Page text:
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Gay-wedding day dawns as Church remains clouded

28 March 2014


Seventeen-year wait: Peter McGraith and David Cabreza plan to be married in Islington at 12.01 tonight

Seventeen-year wait: Peter McGraith and David Cabreza plan to be married in Islington at 12.01 tonight

AS THE first same-sex marriages take place, starting at one minute past midnight tonight, the Church remains split on the issue.

The first marriage will be be-tween Peter McGraith, a 49-year-old writer and designer, and David Cabreza, his partner of 17 years, at Islington Town Hall. The campaigner Peter Tatchell will be a witness. Mr Cabreza told The Independent: "While this is a deeply personal thing . . . we're doing it publicly, partly to display to the whole world that our country recognises and respects our relationship. Marriage is not the apotheosis of gay rights [but] it's a step in the right direction."

At eleven o'clock tomorrow, thousands will gather at the Southbank Centre for the "I Do To Equal Marriage" festival. They will watch the broadcaster Sandi Toksvig and her partner Debbie Toksvig renew their vows (they entered into a civil partnership seven years ago), joined on stage by their four children. A "mass singalong" will feature the London Gay Men's Chorus.

The House of Bishops last month reiterated the line that clergy should not provide services of blessing for those in civil partnerships or in same-sex marriages. A number of clerics have, however, vowed to defy this guidance ( News, 21 February).

On Monday, the Vicar of St Pancras, the Revd Anne Stevens, said that she would conduct blessings for those who had a civil marriage ceremony. "We would talk to each couple about what kind of service they would want. With a blessing, you always have the opportunity to create the service together; so we are very flexible about that."

She said that the Chuch was "still coming to terms with the effects of the Equality Act, and at the moment I'm not sure that the advice we have been given is entirely legal. It seems very odd that I have to discriminate between gay and straight couples who come to me. It may be that test cases are required, and if that helps clarify the law for all of us, then I think that is a useful thing.

"This is not intended as an act of rebellion; but we want to send out positive signals to the gay community and, as a church, want to help clarify the law."

The Vicar of St Mary with All Souls', Kilburn, and St James's, West Hampstead, the Revd Andrew Cain, said that he had offered "services of thanksgiving for a number of years. Each service is shaped by the couple and based on the service of thanksgiving and prayer after a civil marriage in Common Worship. Some go for that format and others want a more relaxed and informal form of prayer. We don't do pretend marriages, but we do meet the pastoral need of the couple in the same way we do with more conventional marriage services."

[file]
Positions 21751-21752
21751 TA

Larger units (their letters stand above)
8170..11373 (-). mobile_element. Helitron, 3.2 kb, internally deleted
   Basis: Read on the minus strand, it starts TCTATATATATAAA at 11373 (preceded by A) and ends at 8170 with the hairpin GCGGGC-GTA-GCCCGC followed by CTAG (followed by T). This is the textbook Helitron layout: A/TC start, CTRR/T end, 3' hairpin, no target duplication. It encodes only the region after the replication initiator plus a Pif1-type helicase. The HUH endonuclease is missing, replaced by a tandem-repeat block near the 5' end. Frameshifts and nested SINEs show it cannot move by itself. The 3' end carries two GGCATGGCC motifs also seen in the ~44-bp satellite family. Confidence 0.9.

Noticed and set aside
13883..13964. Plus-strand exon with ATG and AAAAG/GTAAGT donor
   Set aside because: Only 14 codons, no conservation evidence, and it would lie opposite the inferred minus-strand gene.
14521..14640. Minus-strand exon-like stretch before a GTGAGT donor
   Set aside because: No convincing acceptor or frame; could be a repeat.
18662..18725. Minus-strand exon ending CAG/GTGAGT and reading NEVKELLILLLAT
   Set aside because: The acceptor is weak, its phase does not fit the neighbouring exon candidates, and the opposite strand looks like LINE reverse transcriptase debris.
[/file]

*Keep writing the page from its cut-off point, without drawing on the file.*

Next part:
Mr Cain is planning to marry his partner, Stephen Foreshew ( News, 21 February).

Ms Stevens and Mr Cain are among 17 priests in Camden who have signed a letter sent to local newspapers offering their congratulations to gay couples celebrating their wedding day in the borough. The letter concludes: "We pray for all those who are marrying this year that they may find rich comfort and blessing in each other for the whole of their life together."

On Tuesday, Lucy Gorman, who runs an LGBT Christian fellowship group in Hull, said that the legalisation of same-sex marriage was "absolutely brilliant. . . I can finally marry someone that I love." But it came with a "sting" because "I still can't marry the woman that I love in the church that I go to."

Miss Gorman, who is 24, came out when she was 17, and, having identified a "massive gap in the market for something up north", set up the group six months ago. She had been approached by people who "said they used to be Christian and came out in church and thought it wasn't allowed. It is just crazy, and the Pastoral Statement [from the House of Bishops] just reinforces those attitudes and it is not true."

She said: "If I was in the position where I wanted to get married, I would probably go somewhere like the URC or the Methodists and see if I could do it there, because I would want the woman I love, and my family, and God involved all in that one service. Those are the massive factors in your life, and the fact you can't put them together in one service, one event, is really sad to be honest."

"No witch hunts". On Saturday, the Bishop of Oxford, the Rt Revd John Pritchard, addressing his diocesan synod, apologised that the statement from the House of Bishops had been "clumsy and hurtful".

He said: "The tone had the awkward sound of scratching a blackboard. It was written by committee and no one at the meeting of the House would have produced it, if they were writing alone." He argued, however, that "We were never likely to try and change two thousand years of belief and practice about marriage in a day in February at Church House, Westminster." The Church was operating in a culture "chaotically confused about sex. . . Multiple sexual partners are wreaking havoc on relational stability, sexual infections are massively increasing, hardly anyone is a virgin on their wedding night, and so on. And in the middle of all thatwe're trying steadily to work outa theologically coherent approachto same sex marriage. But I think,in a sense, we're doing this on behalf of the nation. We're trying to be responsible. We're trying to grapple with a serious moral issue in a way that models openness and respect."

He promised that there would be "no witch hunts in this diocese".

Leader comment

Question of the week: Should clergy bless same-sex couples, despite the House of Bishops' guidance? 

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